Wednesday,15 August, 2018
Current issue | Issue 1272, (26 November - 2 December 2015)
Wednesday,15 August, 2018
Issue 1272, (26 November - 2 December 2015)

Ahram Weekly

Don’t cry for me Argentina

Kirchnerismo is out and the Conservatives are now in power in Argentina after this week’s presidential polls, writes Gamal Nkrumah

Al-Ahram Weekly

The wonder is that anyone was surprised by the results of the Argentinian presidential polls this week. Muricio Macri, the Republican Party presidential candidate, garnered the most votes, and his victory is forcing Argentina to answer the most pertinent questions in the political arena.

To what extent should social justice be given up for economic liberalisation? What can be done about the country’s disaffected and disgruntled majority? Argentina is South America’s second-largest economy, and it claims sovereignty over the Falkland Islands (Islas Malvinas), a considerable chunk of Antarctica, South Georgia and the South Sandwich Islands, territories claimed by Britain.

The Malvinas have been a bone of contention with Britain since the two countries went to war over the oil and natural gas-rich islands in 1982, when the then ruling Argentinian military clique decided to conquer and reclaim them. Relations improved in the 1990s when the then Argentinian president Carlos Menem paid an official visit to London, though Argentina has not given up its claim to the islands.

The presidential elections on 22 November ended the 12-year rule of Kirchnerism, associated with former president Cristina Fernandez de Kirchner, who ruled the country from 2007 until 2015 and was preceded by her late husband Nestor Kirchner. Both politicians began their careers as Peronist Youth (Juventud Peronista) members and have been loyal to Peronism, an Argentinian political movement based on the thought of former president Juan Domingo Peron and his second wife Eva.

Peron was the only Argentinian to have been elected president three times. He became president in 1946, and he and his wife Eva were charismatic leaders, especially among the poor and downtrodden. The Argentinian bourgeoisie and beau monde despised Peron, calling him an “upstart”.

Peronism, in much the same fashion as Nasserism in Egypt during the rule of late president Gamal Abdel-Nasser, has traditionally been based on three pillars: social justice, economic independence, and political sovereignty. Conservatives and Liberals derided the Peron regime’s arbitrariness and dictatorial tendencies at the time and later, however, and this week’s elections mark an unprecedented comeback for the Conservatives in Argentinian politics.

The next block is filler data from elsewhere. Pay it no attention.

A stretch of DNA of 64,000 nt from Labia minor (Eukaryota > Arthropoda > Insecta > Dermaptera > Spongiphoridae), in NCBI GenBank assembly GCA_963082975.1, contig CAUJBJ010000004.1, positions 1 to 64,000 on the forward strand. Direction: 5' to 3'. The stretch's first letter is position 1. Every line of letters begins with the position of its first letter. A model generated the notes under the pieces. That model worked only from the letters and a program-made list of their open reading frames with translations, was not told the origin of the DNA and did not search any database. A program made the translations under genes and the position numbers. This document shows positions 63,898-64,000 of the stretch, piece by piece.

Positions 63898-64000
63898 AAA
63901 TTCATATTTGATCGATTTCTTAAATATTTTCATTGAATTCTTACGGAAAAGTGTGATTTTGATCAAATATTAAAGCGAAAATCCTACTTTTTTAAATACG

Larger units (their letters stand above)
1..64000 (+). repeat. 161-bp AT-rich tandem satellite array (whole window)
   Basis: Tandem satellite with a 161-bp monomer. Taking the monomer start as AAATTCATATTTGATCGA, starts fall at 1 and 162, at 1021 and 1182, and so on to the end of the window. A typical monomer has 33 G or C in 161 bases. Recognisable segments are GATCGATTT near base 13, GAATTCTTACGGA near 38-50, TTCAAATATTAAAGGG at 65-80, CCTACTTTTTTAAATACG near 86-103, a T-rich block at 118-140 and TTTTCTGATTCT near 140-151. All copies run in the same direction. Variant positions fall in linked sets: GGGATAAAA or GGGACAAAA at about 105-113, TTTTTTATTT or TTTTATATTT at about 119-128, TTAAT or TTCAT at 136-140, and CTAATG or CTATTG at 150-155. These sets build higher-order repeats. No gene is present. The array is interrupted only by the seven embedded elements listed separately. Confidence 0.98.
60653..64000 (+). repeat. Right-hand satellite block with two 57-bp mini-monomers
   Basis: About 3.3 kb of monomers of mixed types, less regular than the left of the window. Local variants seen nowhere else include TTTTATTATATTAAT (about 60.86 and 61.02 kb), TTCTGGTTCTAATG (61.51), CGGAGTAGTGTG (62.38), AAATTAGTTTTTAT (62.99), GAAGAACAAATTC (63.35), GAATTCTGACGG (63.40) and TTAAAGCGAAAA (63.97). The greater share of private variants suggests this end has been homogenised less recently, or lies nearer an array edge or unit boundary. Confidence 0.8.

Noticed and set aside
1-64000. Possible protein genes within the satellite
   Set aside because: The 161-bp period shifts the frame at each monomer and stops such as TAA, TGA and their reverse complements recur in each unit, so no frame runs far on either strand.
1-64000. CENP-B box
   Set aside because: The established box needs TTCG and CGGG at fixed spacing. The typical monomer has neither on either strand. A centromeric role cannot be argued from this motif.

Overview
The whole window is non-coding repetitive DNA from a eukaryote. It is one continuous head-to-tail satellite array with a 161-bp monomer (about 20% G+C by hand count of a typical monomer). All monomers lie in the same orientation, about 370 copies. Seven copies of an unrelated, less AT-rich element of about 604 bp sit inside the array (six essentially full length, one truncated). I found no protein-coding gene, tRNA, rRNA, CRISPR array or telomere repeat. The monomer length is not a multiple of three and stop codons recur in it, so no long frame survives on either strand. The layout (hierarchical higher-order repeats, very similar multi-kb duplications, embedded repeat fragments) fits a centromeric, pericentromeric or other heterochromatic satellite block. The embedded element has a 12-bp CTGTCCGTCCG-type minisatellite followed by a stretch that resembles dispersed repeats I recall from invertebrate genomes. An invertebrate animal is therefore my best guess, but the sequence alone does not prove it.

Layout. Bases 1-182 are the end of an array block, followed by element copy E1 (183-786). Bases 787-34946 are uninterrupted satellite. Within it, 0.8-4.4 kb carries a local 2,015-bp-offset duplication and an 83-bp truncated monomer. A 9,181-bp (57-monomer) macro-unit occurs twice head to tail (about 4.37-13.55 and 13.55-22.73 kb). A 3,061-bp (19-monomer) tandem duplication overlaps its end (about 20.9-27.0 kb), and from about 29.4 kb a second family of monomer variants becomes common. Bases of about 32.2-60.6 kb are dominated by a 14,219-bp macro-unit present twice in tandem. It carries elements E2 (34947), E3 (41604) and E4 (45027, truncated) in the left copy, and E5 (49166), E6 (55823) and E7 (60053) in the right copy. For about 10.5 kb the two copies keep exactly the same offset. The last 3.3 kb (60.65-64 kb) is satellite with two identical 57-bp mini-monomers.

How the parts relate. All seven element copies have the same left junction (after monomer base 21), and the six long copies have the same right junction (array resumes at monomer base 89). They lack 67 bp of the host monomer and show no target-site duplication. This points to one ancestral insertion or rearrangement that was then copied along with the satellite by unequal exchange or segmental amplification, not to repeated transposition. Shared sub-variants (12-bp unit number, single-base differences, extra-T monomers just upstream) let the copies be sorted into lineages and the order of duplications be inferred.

The populism of the Peronists and the Kirchnerists has experienced a major setback. But the consequences of Macri’s victory do not stop at the door of Argentinian populists. Members of the Kirchnerist faction are invariably distinguished with the letter “K” as “Peronistas/justicialistas”, “radicales” and “socialistas”. The Anti-Kirchnerists are designated as Anti-K, criticising their opponents with the term setentista (“seventies-ists”).

Macri garnered 34.5 per cent of the vote in the first round of the elections, but in the second round picked up 51.40 per cent. His main rival, Daniel Scioli, managed 48.60 per cent. With 96 per cent of the votes counted, Scioli was marginally ahead with 36.7 per cent of the vote in the initial round of elections, and the opinion polls had suggested that Scioli would win by a wide margin. However, he was nevertheless forced to concede defeat.

The triumphant Conservatives will now harry the Peronists and Kirchnerists.”What happened today will change politics in this country,” Macri declared, though it is still not clear whether the result will impact Argentina’s foreign policy. The country has a Jewish population of over 200,000, the largest in Latin America, though in the aftermath of World War II Peron invited many Nazi war criminals to settle permanently in Argentina. It also has one of the largest Arab communities in Latin America, with former president Carlos Menem being of Syrian descent.

“Weather warfare” may have played a role in the elections, since in the run-up several cities in the Buenos Aires province suffered torrential rains and floods that Macri said were the result of poor urban planning under Scioli. The latter was in Italy during the downpours, and they cost him dearly. Argentina has been moving towards greater Latin American solidarity, and an air of anti-Western sentiment has meant that Buenos Aires has moved ideologically closer to Cuba, Ecuador and Venezuela in recent years.

But despite the defeat of the Peronists and Kirchnerists, “I don’t see many signs that Kirchnerismo has run its course,” said Ignacio Ramírez, director of the polling firm Ibarometro. “The ideological climate hasn’t changed. You can’t win an election calling for re-privatisation and liberal economic reforms.”

So will Argentina now be stuck with a president who is unable to implement his party’s agenda? It is too early to judge and only time will tell. But the political uncertainty may spread from the internal workings of Argentinian politics to the country’s image abroad. If this happens, both the Peronists and the Kirchnerists in Buenos Aires will have to move away from just more airy talk.

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